clock menu more-arrow no yes

Filed under:


April was another expensive month for America's wealthiest would-be, could-be presidents: Steve Forbes sank $3 million into his failed campaign, and Ross Perot spent $1 million to get his third party on the ballot.

Forbes, who withdrew from the Republican race on March 14, raised his total investment in his campaign to $36.3 million, according to his latest report to the Federal Election Commission.Perot, the sole donor to the national Perot Reform Committee, gave $999,683 in April, pushing his total for two months to $1.6 million. The committee filed its first financial report in March.

Perot's new Reform Party is scrambling to get its name on state ballots in time to run a presidential candidate in November. It doubled spending to $1.08 million in April, up from $497,000 in March.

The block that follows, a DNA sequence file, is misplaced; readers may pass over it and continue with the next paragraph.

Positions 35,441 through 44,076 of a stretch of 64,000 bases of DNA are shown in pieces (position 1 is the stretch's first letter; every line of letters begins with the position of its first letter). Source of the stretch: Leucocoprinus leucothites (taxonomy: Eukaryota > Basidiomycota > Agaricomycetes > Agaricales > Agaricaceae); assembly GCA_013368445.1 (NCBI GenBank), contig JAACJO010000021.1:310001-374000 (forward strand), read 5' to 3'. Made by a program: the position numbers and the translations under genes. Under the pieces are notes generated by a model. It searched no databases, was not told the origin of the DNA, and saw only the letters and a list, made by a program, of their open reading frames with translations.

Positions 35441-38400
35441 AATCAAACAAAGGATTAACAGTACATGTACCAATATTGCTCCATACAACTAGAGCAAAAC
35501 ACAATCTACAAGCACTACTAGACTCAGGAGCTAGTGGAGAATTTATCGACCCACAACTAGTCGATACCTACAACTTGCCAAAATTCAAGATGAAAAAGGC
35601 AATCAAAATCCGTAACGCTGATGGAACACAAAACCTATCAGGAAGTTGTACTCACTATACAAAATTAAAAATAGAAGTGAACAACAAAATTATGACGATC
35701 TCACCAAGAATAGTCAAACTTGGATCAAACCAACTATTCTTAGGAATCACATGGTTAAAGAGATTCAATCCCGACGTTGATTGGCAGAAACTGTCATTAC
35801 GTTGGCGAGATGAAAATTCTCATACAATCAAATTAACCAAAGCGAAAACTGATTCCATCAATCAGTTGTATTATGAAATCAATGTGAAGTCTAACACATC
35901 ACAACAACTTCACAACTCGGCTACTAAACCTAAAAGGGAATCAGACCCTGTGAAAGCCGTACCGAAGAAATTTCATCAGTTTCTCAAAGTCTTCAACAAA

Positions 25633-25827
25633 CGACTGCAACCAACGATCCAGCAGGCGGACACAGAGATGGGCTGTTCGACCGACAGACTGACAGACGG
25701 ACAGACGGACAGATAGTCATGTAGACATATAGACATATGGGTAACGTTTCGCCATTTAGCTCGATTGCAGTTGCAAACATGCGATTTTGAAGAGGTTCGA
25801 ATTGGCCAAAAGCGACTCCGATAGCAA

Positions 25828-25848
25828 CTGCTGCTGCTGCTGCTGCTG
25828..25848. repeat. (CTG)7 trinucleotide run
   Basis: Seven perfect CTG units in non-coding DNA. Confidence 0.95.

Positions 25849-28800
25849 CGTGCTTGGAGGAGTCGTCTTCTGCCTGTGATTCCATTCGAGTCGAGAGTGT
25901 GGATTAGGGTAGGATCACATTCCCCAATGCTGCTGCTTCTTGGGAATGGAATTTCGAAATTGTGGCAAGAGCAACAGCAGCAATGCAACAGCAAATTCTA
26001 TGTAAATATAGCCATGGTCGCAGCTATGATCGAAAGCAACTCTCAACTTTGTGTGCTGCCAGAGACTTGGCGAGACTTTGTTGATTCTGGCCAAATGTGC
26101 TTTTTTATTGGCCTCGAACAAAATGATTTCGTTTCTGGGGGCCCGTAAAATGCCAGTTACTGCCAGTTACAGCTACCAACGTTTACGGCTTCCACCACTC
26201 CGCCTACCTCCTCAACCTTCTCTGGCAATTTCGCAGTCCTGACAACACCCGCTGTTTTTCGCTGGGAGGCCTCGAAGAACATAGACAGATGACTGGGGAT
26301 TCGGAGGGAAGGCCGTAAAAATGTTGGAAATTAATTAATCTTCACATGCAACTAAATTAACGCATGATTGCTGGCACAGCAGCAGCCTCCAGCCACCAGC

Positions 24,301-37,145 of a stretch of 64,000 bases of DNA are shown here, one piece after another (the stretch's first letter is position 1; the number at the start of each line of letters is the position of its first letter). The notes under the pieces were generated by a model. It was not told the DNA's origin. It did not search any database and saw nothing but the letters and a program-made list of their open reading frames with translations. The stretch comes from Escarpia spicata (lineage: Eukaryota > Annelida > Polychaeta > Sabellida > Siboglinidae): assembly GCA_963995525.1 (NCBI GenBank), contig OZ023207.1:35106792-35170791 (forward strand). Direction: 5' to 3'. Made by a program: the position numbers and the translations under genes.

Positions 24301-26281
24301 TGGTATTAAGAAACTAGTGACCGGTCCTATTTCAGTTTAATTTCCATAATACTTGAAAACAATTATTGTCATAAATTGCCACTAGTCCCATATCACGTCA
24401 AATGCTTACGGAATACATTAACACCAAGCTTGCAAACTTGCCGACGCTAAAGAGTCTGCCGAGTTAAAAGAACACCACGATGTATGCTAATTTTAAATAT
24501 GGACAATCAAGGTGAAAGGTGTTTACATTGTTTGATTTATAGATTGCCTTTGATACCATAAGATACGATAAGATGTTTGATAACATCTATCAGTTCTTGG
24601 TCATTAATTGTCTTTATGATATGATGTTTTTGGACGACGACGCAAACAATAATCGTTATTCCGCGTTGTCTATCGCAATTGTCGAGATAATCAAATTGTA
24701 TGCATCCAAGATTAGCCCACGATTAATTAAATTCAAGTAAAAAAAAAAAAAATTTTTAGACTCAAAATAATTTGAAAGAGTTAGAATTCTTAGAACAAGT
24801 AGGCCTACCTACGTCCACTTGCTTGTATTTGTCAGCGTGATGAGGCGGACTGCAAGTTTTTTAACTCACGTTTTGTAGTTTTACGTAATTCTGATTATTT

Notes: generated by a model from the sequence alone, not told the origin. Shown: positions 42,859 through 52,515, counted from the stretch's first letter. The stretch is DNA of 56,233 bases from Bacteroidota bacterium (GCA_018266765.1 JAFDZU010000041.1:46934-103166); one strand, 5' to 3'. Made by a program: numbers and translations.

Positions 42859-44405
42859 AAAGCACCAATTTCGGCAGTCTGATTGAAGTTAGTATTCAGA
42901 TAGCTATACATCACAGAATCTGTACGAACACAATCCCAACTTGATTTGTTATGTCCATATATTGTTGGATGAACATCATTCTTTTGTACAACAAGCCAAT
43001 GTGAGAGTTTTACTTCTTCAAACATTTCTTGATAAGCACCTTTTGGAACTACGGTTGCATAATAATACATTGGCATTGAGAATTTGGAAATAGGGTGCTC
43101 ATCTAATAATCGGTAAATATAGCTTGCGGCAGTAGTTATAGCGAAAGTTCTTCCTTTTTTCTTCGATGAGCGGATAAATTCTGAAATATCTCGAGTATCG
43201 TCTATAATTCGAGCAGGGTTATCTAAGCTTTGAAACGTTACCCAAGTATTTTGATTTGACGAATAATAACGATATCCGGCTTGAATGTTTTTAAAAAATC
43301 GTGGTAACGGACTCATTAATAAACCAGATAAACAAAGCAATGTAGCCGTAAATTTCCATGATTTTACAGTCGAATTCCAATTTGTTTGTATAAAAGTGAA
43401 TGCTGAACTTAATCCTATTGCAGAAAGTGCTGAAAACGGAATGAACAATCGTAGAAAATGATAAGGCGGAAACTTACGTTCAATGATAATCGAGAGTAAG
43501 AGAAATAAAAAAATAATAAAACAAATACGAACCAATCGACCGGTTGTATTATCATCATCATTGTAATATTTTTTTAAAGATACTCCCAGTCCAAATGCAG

Perot launched the new party in September, building on the organization he crafted for the 1992 presidential race, United We Stand America.

Perot spent $60 million of his own money on his independent bid in 1992, and won 19 percent of the popular vote. This time, Perot hasn't declared his candidacy.

The party plans to pick its nominee during a convention either in mid-August or on Labor Day weekend, said spokeswoman Sharon Holman.

Perot hasn't said how much money he is willing to put toward the goal of getting the party or an independent candidate on all 50 state ballots.